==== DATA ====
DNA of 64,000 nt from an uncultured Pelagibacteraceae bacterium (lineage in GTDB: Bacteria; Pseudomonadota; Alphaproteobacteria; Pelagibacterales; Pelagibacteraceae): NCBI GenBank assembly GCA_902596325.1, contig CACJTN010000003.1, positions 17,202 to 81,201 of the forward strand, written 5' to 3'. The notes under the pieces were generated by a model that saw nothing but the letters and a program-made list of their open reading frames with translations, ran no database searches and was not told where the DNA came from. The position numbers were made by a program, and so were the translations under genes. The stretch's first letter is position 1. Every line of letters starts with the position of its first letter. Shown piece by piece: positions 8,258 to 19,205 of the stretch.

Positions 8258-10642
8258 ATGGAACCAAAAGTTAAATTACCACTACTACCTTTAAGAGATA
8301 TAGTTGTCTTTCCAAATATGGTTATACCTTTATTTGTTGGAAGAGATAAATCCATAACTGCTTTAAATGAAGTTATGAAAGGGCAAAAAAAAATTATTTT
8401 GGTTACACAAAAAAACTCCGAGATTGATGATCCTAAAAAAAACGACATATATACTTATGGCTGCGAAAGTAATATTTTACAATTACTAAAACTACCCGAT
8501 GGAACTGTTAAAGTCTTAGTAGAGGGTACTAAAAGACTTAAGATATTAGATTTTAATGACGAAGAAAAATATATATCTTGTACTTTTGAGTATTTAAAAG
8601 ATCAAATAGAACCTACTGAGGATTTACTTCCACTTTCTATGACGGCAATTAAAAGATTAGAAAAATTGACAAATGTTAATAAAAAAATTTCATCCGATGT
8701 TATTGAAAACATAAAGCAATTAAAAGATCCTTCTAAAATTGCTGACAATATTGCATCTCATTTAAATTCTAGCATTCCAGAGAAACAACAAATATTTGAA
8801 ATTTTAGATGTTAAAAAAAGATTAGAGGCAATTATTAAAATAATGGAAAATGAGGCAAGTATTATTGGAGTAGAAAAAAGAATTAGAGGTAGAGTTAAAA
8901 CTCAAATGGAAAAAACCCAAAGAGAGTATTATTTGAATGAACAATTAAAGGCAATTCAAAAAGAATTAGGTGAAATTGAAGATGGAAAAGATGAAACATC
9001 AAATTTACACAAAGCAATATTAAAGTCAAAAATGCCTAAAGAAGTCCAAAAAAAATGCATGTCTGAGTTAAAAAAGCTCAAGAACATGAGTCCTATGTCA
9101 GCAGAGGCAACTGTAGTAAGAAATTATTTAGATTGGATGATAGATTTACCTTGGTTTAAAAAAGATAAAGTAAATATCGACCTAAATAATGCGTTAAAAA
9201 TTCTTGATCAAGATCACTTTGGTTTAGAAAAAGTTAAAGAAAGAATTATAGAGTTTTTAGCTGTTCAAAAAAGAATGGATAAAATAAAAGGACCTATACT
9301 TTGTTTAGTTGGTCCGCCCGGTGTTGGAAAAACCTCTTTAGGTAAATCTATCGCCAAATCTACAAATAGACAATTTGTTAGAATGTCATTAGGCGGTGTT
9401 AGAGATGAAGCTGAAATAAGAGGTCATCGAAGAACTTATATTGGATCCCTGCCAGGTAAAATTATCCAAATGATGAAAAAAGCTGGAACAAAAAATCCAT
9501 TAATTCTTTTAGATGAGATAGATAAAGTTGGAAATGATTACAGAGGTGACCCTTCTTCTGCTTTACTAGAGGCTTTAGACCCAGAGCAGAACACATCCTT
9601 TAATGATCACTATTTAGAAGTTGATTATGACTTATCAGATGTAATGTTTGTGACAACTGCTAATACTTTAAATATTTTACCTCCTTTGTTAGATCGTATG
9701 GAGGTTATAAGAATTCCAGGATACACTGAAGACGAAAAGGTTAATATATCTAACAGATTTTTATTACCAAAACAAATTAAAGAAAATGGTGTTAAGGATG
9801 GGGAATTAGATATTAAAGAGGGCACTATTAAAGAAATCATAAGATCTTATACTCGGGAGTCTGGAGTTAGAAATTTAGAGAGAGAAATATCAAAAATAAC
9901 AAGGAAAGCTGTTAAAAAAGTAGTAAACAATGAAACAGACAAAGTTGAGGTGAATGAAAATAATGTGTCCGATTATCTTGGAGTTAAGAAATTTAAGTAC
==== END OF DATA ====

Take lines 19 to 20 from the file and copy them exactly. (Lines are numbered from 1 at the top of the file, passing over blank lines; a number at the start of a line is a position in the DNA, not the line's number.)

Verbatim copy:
9801 GGGAATTAGATATTAAAGAGGGCACTATTAAAGAAATCATAAGATCTTATACTCGGGAGTCTGGAGTTAGAAATTTAGAGAGAGAAATATCAAAAATAAC
9901 AAGGAAAGCTGTTAAAAAAGTAGTAAACAATGAAACAGACAAAGTTGAGGTGAATGAAAATAATGTGTCCGATTATCTTGGAGTTAAGAAATTTAAGTAC